That what is fair, alas! is frail,

Each Muse, her year spent glad and gaily,

To trim for her my tender tale.

But ah! with all our courteous care

We lit on nothing half so fair

Nor half so false as Sally.

F. L.


The foreign intelligence of the last month has been more than usually varied and important. The policy of the British government has officially developed itself in the King's speech at the opening of Parliament; the views of Spain in respect to South America have become more explicit; intelligence of a very satisfactory and cheering nature has been heard of the Greeks; and information has been received of a powerful nation having once more lifted her arm against that execrable commonwealth of pirates that inhabit the coast of Barbary. Each of these themes presents an extensive field for political speculation; but in our present number we have not space to dilate sufficiently on each, to do it justice. Our remarks must, therefore, be confined to those topics which we consider the most important.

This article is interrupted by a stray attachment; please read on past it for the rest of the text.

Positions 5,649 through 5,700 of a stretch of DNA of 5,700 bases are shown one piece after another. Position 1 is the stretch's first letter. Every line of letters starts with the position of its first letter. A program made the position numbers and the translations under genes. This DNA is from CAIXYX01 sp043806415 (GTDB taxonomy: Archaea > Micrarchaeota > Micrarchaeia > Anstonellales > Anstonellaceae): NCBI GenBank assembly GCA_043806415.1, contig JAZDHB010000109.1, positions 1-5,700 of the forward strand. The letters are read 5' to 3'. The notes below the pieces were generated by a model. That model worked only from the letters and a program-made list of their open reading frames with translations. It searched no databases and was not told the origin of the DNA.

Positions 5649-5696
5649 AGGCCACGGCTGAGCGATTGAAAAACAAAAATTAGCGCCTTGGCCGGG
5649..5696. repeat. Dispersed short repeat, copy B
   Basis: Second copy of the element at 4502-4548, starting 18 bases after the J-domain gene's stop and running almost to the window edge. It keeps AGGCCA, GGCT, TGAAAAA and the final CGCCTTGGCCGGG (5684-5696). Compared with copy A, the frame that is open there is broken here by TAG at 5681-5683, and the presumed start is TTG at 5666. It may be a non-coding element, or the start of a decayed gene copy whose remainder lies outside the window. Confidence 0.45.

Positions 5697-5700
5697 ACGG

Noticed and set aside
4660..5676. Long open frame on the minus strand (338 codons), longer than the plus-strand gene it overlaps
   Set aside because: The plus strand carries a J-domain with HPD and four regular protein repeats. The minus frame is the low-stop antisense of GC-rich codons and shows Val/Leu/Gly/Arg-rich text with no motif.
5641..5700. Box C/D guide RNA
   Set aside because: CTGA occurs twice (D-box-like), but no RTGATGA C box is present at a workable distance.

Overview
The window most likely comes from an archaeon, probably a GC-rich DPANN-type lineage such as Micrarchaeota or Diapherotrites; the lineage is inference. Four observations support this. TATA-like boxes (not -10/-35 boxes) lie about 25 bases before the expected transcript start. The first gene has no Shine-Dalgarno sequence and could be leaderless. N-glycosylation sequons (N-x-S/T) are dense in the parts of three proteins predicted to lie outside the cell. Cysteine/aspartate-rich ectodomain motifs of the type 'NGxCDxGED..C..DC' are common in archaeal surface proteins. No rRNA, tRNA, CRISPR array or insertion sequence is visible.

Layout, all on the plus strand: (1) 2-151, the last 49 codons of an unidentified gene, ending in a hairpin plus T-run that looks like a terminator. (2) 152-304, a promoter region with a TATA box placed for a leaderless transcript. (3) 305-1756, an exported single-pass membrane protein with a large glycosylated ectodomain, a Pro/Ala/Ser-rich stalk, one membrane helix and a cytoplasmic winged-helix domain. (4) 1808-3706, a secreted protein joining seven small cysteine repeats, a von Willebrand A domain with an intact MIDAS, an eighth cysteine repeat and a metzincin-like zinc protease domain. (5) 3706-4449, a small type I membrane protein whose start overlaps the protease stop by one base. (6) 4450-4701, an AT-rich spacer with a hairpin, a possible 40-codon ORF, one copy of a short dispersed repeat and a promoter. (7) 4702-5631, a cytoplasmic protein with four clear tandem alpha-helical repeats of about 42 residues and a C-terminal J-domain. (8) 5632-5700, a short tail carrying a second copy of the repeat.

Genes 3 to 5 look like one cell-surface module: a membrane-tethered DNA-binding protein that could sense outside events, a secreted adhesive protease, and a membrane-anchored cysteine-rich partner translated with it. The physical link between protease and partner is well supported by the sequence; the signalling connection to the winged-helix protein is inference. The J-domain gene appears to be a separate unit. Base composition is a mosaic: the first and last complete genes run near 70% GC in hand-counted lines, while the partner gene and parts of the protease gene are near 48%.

The tone of the King of England's speech is altogether pacific; and his ablest and most influential minister has asserted in Parliament that, at no period had the country greater reason to calculate on a long continuance of peace. The British Ministers, it is true, scarcely conceal their chagrin at the vast accession of political power which has been acquired by their ancient enemy and national rival, in consequence of her recent successes in Spain. The close connexion now existing between the monarchs of the Bourbon family, cannot, indeed, be viewed by England with complaisance, as their united strength must ever be to her a source of danger. She is conscious that they never contemplate her prosperity with good will; and that when she is unfortunate they never fail to exult. Her religion and her political institutions, have long been the objects of their implacable hatred, while her power has excited their fears, and her wealth their envy. She has often humbled their ambition, and crippled their strength. She cannot, and does not, therefore, expect that they will ever cherish towards her, feelings of sincere friendship and good will; and it would be only by an exertion of generosity, which no nation ever yet exhibited, that she could bring herself to experience a genuine desire for their aggrandizement.